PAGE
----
By 1820, the Ward family was living in a big house at number 5 Bowling Green, at the tip of Manhattan, fast becoming the chicest address in the city and known as Nob’s Row. Ward enjoyed buying splendid furniture, gold cornices, and the grand pianoforte without which no society home was complete. He gave his wife extravagant gifts, most spectacularly a lemon-yellow carriage, which had bright blue cushions and a blue interior, and was pulled by a pair of bay horses with black manes. This luxurious vehicle, the Cadillac of coaches, cost $1,000 and was driven by a black coachman named Johnstone.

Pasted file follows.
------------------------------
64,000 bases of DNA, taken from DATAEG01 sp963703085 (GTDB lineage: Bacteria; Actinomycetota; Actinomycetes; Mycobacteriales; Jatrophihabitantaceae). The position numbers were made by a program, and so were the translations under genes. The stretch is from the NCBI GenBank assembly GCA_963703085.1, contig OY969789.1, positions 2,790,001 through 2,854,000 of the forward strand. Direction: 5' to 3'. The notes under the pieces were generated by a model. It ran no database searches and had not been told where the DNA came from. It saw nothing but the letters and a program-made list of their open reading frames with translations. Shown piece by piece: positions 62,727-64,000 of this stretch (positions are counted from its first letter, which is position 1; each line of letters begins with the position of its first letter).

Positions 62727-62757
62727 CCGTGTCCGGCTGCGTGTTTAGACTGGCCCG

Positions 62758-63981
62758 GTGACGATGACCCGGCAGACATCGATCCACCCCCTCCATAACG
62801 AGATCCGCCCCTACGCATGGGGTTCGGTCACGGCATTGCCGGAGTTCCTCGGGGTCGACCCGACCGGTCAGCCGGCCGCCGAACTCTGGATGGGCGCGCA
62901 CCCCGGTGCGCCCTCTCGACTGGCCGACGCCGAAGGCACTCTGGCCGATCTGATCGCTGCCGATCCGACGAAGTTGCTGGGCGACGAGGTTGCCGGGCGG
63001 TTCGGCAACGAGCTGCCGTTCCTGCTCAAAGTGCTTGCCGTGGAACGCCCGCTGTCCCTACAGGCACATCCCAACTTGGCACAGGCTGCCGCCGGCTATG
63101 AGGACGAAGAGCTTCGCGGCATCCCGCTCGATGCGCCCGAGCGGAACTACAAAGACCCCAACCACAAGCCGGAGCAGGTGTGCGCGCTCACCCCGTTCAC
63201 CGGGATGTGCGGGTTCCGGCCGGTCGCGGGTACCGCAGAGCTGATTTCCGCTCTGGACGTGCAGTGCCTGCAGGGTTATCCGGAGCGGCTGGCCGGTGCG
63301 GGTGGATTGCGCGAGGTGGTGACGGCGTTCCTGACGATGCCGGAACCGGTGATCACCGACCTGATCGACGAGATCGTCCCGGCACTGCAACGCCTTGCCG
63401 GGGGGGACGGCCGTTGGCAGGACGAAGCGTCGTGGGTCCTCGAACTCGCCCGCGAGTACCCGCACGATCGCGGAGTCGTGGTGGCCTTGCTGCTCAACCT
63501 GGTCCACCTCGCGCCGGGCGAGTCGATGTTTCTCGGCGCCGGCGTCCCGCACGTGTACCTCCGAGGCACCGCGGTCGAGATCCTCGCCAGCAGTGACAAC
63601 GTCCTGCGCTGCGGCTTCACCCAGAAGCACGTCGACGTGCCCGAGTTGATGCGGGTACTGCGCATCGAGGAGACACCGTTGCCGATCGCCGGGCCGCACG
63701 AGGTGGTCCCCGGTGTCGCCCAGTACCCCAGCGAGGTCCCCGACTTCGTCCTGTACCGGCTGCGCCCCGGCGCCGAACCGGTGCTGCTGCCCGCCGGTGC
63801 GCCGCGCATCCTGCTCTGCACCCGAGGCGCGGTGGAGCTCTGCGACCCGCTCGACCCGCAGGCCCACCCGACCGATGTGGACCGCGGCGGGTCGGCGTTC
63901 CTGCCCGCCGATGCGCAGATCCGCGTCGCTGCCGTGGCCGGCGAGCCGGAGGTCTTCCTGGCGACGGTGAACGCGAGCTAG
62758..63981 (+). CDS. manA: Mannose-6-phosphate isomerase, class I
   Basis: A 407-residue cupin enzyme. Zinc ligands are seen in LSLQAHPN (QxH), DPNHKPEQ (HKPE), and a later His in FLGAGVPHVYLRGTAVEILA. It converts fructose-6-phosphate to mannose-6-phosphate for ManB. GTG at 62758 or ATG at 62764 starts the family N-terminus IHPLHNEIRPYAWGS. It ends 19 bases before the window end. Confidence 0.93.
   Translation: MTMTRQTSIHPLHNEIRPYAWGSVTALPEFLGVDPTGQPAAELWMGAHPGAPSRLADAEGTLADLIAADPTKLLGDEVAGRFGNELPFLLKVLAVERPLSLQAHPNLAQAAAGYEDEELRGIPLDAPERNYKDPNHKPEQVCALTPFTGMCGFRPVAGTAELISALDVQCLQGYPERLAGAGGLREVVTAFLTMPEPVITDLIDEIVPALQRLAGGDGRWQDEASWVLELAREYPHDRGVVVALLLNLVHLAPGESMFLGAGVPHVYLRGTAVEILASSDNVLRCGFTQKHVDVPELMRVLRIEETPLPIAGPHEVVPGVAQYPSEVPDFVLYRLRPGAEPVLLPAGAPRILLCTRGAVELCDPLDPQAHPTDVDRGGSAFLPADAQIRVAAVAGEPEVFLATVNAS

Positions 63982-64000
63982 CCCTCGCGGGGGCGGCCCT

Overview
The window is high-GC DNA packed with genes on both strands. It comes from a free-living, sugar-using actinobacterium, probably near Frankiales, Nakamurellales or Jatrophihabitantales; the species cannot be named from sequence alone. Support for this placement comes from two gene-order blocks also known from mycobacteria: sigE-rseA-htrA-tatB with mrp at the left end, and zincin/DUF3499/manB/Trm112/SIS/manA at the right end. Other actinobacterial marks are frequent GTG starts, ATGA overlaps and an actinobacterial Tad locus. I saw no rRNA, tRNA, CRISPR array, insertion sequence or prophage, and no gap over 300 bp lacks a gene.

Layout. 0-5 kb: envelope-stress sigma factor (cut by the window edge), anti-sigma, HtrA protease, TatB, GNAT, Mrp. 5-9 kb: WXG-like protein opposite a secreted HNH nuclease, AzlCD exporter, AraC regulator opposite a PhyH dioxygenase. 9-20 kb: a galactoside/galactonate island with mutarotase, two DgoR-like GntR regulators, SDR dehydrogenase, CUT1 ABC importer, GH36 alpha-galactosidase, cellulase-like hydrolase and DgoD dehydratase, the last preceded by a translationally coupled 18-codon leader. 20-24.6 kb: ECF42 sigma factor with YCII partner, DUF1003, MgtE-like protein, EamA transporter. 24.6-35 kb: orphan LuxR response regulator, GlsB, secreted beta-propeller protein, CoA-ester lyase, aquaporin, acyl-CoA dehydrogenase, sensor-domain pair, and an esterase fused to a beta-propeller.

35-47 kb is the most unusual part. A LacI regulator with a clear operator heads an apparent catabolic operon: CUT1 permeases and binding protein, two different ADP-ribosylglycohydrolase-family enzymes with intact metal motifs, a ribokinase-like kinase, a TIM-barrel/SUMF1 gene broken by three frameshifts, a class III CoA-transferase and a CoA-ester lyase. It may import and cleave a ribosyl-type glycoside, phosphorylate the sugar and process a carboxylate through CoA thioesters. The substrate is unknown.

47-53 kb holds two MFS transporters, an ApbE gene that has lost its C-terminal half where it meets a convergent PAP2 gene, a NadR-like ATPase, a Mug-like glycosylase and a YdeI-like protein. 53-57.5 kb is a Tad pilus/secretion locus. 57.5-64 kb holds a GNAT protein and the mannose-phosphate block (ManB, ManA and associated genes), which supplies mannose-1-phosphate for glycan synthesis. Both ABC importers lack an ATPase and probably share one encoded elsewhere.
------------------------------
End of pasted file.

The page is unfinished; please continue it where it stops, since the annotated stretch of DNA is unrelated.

The young Wards had an active social life. In the winter, they went sleighing and entertained their friends at “caudle parties,” where steaming-hot whiskey punch was served and the guests got “red as roosters.”6 Samuel threw himself into the efforts to find husbands for his wife’s two unmarried sisters, Eliza and Louisa, hiring tutors and professors to train them in ladylike accomplishments and social graces, and buying them stylish gowns for their debuts. To inaugurate their Bowling Green home and introduce Louisa to eligible young men, the Wards invited seventy of the most fashionable people in New York, including Mrs. John Jacob Astor, wife of the richest man in the United States, to a lavish dinner dance. There Louisa met a suitable lawyer from Savannah named Matthew Hall McAllister and later married him. As Samuel Ward became richer and richer, he also worked harder and harder, and gave generously to New York universities and charities.